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At 16, Safariyas is about to marry a man she has never met on Phuket

Phuket Bride at 16: Wedding Photos from a Hillside Camp

Monday, July 9, 2012
PHUKET: Her name is Safariyas, she is 16 years old, and she is about to marry a man she has never met until this moment.

This is the Phuket that tourists do not see. The Phuket where a 16-year-old becomes a bride, just four days after her father arranges her marriage.

The wedding night? She will probably ask the groom for his name, or he will ask for hers.

The bride and her groom, Fayea, 28, had never met before their wedding ceremony on Sunday.

For Safariyas, it is a difficult day. She manages a half-smile once or twice at friends, but for most of the time, she sits impassively, looking like a bride in her white finery, but unsmiling.

The location where the wedding takes place is in a five-star part of the island, but back in the hills.

This is where some of the people who build Phuket's resorts and villas try to retain their traditions, in a hand-made camp for about 50 families.

The rain has been falling so the earthen path to the camp is slippery and too treacherous, even for motorcycles.

On July 4, independence day for some, Safariyas lost her freedom when her father announced at the Kalim mosque, on Phuket's west coast, that he had a daughter of marriageable age.

Did anyone know of a suitable husband?

A friend suggested Fayea and four days later, with the dowry fixed at one baht-weight of gold and 30,000 baht in cash, Fayea and his bride are getting married.

He rents a room. He sells roti. The couple will have a home after the ceremony.

Her family is Burmese Muslim, from near Victoria Point, opposite Ranong, where many westerners from Phuket do their visa runs.

Fayea has his documents to work in Thailand and he is a Rohingya, from further north in Burma. The couple do not speak the same language, but people say they will have enough in common to be able to communicate.

Guests at the wedding celebrate with a fine lamb curry and some games. Young men, including the groom, are delayed from entering by two women suspending a gold necklet, and asking for financial contributions.

Meanwhile, the documents are signed and Fayea and Safariyas formally become man and wife.

Like her parents, 16-year-old Safariyas has been working on a Phuket construction site. It is never made clear whether she has ever been to school.

But the signed papers show that yesterday, at 16, she became a bride.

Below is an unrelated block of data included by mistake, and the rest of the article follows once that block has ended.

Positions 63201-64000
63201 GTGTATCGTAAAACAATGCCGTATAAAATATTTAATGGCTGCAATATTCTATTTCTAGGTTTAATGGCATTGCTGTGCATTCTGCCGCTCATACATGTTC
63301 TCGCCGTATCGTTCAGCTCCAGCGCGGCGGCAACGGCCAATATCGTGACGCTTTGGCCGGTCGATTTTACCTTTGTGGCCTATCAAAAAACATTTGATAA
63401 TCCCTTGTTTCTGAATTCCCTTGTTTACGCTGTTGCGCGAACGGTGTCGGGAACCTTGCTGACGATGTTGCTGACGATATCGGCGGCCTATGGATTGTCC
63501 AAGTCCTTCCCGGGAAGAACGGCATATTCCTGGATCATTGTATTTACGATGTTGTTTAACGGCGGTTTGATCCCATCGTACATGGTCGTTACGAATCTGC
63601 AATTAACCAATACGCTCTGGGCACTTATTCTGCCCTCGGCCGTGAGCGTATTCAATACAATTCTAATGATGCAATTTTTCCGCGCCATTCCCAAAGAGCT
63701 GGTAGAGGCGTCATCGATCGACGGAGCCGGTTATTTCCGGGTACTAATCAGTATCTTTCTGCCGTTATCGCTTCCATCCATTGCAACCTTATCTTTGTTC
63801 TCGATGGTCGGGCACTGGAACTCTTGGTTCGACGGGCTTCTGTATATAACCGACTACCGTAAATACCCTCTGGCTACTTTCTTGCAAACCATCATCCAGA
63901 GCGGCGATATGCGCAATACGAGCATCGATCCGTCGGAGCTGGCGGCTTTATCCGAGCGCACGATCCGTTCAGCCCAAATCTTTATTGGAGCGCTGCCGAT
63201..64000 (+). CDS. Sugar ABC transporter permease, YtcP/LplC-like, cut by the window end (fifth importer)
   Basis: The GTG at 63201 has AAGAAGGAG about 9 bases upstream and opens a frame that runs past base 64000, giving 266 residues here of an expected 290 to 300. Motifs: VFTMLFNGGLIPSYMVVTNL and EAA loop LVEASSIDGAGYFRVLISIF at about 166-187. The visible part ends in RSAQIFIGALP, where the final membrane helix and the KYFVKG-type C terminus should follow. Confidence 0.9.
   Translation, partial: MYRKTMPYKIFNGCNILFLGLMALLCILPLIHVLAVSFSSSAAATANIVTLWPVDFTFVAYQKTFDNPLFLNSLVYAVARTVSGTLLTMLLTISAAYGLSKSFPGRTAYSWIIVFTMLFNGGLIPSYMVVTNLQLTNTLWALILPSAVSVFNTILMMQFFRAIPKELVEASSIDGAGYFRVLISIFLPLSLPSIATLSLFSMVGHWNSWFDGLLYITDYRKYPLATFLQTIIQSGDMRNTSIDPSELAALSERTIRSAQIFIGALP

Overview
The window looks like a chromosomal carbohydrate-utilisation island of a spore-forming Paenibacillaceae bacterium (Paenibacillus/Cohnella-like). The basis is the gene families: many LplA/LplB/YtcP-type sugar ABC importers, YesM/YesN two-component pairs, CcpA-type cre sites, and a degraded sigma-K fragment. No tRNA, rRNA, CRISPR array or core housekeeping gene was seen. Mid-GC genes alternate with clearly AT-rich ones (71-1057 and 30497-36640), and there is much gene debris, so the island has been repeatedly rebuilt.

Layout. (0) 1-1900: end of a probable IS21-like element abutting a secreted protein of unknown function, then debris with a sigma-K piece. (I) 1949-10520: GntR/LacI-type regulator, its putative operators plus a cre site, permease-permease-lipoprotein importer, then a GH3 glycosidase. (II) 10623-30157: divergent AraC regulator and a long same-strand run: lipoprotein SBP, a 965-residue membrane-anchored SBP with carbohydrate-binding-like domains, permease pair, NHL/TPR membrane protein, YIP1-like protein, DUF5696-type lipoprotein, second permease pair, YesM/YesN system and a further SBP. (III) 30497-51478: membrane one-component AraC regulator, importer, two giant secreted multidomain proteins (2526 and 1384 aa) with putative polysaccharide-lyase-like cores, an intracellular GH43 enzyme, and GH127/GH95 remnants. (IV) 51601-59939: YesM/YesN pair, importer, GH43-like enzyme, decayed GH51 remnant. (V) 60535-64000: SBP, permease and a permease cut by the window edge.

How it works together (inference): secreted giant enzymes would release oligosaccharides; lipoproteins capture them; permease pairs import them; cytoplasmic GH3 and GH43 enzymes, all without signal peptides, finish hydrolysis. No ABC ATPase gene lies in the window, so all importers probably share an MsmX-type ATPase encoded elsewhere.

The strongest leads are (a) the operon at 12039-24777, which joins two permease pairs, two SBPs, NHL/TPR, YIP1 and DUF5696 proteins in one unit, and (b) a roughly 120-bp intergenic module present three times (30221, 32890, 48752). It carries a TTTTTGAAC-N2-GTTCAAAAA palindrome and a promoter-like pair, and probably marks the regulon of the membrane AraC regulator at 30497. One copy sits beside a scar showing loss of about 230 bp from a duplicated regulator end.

From now on, her life will be as a home-maker for Fayea, and probably as the mother of his children.


Comments have been disabled for this article.


Interesting story.

I know age of consent is 15y here but do you know what is the required legal age to marry ?

I wonder if marriage to a legal foreign resident changes her status too (in case she's not legal here), i.e. is she eligible for a spousal visa ?

Posted by Andrew on July 9, 2012 22:30


Dear editor,

What was the purpose of this article? To show we must respect islamic traditions on Phuket? Regardless of how archaic these traditions are?

What is your and your "paper's" view on what you described above? It would be interesting to hear.

Posted by Janice on July 10, 2012 04:21

Editor Comment:

There is no ''purpose'' behind the article, Janice, although one of the tenets of American journalism is ''to comfort the afflicted and to afflict the comfortable.'' Some people on Phuket are rich, others are poor. Some are greedy, others are needy. We simply report what we see and hear.

As the summary paragraph says: Phuket is a remarkably diverse destination where some of the world's richest celebrities holiday alongside people who strive for every baht. This is one couple's wedding story.


Thank you for taking the time to feature this human interest story about a kind of culture we never hear about in Phuket. As I am interested in how the people live who are Burmese, I look forward to more stories.

Posted by Vfaye on July 10, 2012 16:00


Dear ED, all the times images can say more than words.. and I understood what u wanted to say: this made me very sad.

Posted by dave on July 10, 2012 19:34


It's a great story because it reveals lives and cultures which exist around us. For which normally, most of us are completely ignorant. Thanks for the story . . .

Posted by J on July 10, 2012 20:06


Thanks for the interesting insight to how other people live their lives here in Phuket itself. Small island but so many facets to it.

Posted by May on July 12, 2012 17:50


Excellent journalism; imaginative, colourful, instructive of how life is, for some on this Island Paradise. Phuket Wan excels at being a ''real'' publication - unlike bigger competitors which have lost their way, I'm afraid. Except for Woody !!

Posted by Don on July 15, 2012 15:06


"It's a great story because it reveals lives and cultures which exist around us. For which normally, most of us are completely ignorant." Good comment. May I humbly suggest a good read into indigenous cultures that shame our ignorance of them: 'Wild' by Jay Griffiths. A jolting read.

Posted by Sam W on July 15, 2012 19:53

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